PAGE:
Parents grow concerned after learning that a convicted sex offender worked as a school counselor for a Fairfax County middle school. They are now pushing to introduce annual background checks for all school personnel directly interacting with children. The convicted sex offender worked for approximately 20 months after being arrested and sentenced for soliciting prostitution from a minor.
In the wake of the incident, police attempted to notify the school of the incident through email. However, records show that the email was “undeliverable.” Unfortunately, no one discovered this until nearly two years later. This lost email allowed the employee to continue working at the school despite the arrest. The employee registered as a sex offender in June 2022; however, he listed himself as “self-employed.”
The discovery shocked some parents, who expected the arrest to turn up in an annual background check. However, parents were more surprised to learn that the system lacked procedures that required regular background checks. As a result, many parents are calling on the school system to mandate annual background checks for all school personnel who may have one-on-one contact with minors. This demand is a standard procedure in many high-risk positions.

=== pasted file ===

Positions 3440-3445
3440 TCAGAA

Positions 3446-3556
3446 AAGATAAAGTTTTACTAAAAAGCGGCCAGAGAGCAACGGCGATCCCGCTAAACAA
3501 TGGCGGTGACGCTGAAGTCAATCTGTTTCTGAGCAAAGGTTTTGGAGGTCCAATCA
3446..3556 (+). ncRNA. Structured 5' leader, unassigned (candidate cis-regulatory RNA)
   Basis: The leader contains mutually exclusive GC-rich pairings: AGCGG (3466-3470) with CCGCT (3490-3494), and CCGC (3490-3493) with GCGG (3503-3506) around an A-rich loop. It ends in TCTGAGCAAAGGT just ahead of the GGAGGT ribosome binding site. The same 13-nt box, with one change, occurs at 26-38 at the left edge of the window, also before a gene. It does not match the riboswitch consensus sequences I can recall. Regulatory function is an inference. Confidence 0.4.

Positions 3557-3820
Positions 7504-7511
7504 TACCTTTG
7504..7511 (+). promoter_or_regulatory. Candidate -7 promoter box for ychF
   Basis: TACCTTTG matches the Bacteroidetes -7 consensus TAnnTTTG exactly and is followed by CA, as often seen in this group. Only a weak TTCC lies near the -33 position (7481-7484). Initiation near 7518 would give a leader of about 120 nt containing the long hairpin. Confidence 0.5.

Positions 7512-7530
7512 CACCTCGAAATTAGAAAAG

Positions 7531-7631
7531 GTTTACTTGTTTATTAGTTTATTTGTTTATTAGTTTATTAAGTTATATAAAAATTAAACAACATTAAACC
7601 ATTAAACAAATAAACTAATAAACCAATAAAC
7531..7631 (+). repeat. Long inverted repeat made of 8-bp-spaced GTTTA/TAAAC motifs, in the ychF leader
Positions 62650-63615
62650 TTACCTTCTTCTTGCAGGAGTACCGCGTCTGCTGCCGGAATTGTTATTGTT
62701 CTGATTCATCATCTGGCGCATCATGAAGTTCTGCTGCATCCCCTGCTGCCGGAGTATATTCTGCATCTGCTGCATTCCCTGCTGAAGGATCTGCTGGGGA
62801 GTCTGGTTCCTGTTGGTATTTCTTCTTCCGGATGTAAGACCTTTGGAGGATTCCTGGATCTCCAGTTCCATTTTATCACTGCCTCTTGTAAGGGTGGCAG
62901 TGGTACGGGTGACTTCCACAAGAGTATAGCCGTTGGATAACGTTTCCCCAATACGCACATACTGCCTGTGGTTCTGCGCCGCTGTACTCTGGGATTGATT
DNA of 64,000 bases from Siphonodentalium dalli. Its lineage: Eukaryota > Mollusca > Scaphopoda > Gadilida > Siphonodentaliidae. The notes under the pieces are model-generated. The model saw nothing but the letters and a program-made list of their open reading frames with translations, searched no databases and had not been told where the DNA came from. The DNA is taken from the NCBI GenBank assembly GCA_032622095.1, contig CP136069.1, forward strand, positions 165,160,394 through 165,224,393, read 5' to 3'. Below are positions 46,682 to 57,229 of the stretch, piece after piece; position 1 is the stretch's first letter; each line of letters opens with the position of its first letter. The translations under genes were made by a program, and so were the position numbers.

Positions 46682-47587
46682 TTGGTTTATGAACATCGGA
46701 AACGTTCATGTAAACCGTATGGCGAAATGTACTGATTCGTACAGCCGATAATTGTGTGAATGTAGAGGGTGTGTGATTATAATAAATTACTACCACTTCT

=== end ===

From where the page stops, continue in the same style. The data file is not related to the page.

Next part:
In response to the parents’ demands, the school system asked a third party to investigate the incident independently. The third-party will also look into the school’s processes and external processes that may have contributed to this turn of events. The results may reveal how this incident occurred and indicate a path forward to prevent a repeat.
The public school district has a policy of performing criminal background checks and reference checks upon hiring. However, it does not perform further criminal background checks to detect crimes during an employee’s tenure. In this recent incident, the former employee received a background check, but it happened before August 2020, his hiring date. This background check subsequently happened before his arrest, which took place in November 2020.
Now, parents are calling for annual background checks for staff directly interacting with students as a stopgap to detect incidents that occur after hiring. This policy update could put parents’ minds at ease and ensure an incident like this never happens again.
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